Huge saltwater crocodile kills fisherman in latest attack on Philippine island

Huge saltwater crocodile kills fisherman in latest attack on Philippine island

Philippine police inspecting a 4.9-metre saltwater crocodile
This undated handout photo received on Oct 10, 2019 from the Mimaropa regional police shows Philippine police inspecting a 4.9m saltwater crocodile after it was killed on the remote island of Balabac. (Photo: AFP/MIMAROPA POLICE/Handout)

MANILA: A huge saltwater crocodile killed a Philippines fisherman after snatching him from his boat, local authorities said Thursday (Oct 10), the latest in a series of attacks terrorising a remote southern island.

The 20-year-old was taken by a 4.9m crocodile late Tuesday as he and a colleague sailed back to the island of Balabac after a day of fishing, regional police spokesman Socrates Faltado told AFP.

Residents found the fisherman's body still in the crocodile's jaws the next day, Faltado said. They then used dynamite to kill it.

Mimaropa regional police shows a 4.9-metre saltwater crocodile
The huge saltwater crocodile killed a Philippines fisherman after snatching him from his boat, local authorities said on Oct 10, the latest in a series of attacks terrorising a remote southern island.  (Photo: AFP/MIMAROPA POLICE/Handout)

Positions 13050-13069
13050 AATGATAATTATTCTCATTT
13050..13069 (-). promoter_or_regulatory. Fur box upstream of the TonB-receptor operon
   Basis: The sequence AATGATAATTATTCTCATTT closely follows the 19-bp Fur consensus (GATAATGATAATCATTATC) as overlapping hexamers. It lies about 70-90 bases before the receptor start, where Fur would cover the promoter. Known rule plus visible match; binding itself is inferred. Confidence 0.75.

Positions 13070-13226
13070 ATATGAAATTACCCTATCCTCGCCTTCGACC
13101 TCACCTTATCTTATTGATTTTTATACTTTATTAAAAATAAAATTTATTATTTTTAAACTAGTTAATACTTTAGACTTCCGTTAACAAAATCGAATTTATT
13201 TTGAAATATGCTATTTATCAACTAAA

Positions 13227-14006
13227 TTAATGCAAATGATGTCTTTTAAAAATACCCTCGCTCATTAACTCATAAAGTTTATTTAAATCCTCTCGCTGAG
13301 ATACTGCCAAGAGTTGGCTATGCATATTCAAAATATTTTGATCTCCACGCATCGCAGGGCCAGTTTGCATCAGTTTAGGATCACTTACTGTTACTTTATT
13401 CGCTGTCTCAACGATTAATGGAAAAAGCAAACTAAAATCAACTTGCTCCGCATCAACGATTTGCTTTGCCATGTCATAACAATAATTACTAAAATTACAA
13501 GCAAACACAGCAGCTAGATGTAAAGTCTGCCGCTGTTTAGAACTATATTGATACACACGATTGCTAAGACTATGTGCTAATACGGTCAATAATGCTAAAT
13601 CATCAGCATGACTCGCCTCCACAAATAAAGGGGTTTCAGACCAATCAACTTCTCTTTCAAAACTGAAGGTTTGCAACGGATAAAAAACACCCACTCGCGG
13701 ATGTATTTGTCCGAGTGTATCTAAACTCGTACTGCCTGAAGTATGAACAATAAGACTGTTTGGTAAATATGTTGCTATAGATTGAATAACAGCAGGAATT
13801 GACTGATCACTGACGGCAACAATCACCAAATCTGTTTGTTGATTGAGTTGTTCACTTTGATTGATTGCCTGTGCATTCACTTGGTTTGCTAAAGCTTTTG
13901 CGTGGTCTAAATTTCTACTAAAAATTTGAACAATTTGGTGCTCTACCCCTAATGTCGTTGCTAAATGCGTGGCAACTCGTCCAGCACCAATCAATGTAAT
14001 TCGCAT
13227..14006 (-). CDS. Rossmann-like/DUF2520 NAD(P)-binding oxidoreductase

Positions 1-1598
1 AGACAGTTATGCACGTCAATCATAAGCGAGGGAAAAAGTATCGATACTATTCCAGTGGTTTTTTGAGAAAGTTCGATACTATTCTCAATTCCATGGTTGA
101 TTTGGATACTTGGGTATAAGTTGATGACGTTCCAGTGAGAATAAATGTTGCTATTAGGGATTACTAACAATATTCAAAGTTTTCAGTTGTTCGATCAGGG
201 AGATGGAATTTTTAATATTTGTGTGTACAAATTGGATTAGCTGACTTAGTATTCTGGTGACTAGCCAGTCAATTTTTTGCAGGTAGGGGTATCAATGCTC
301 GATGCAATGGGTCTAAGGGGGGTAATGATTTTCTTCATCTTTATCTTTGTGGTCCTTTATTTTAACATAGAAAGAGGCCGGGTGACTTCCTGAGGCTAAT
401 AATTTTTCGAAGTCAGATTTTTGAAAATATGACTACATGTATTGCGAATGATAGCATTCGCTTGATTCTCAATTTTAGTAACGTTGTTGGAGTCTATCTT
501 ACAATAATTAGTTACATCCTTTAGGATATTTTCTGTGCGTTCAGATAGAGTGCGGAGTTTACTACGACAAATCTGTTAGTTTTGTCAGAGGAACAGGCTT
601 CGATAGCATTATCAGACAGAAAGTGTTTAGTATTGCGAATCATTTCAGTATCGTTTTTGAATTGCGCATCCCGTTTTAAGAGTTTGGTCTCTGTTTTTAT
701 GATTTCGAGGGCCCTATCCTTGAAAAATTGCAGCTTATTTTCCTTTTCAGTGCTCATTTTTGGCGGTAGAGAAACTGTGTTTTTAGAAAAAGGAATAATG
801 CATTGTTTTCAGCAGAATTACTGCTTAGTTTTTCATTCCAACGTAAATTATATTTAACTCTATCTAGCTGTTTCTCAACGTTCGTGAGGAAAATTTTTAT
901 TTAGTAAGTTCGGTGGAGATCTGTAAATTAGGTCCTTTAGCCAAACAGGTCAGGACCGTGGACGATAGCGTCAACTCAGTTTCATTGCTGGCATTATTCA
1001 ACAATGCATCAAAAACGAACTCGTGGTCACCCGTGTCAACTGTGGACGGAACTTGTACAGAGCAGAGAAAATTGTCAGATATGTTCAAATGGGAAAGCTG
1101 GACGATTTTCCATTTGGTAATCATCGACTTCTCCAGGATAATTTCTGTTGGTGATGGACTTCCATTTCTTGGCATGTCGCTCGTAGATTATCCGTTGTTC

A crocodile also killed a 10-year-old boy in the same area less than two months ago, according to Jovic Fabello, spokesman for a government council that oversees conservation efforts in Palawan, where Balabac is located.

Earlier this year a crocodile killed a 15-year old boy and a fisherman off the island of about 35,000 people. Last year crocodiles killed two people around Balabac.

"We have to address the root cause of the incident, which is partly due to habitat destruction. The crocodiles have almost nowhere left to hide, and there is not enough food in their habitat," Fabello said.

"It's a competition for space because people don't want to give in," he added.

The local crocodile population might also have increased, he said.

The Palawan island group is known for its diversity of flora and fauna, but authorities are increasingly wary of its unchecked development.

Source: AFP/nr

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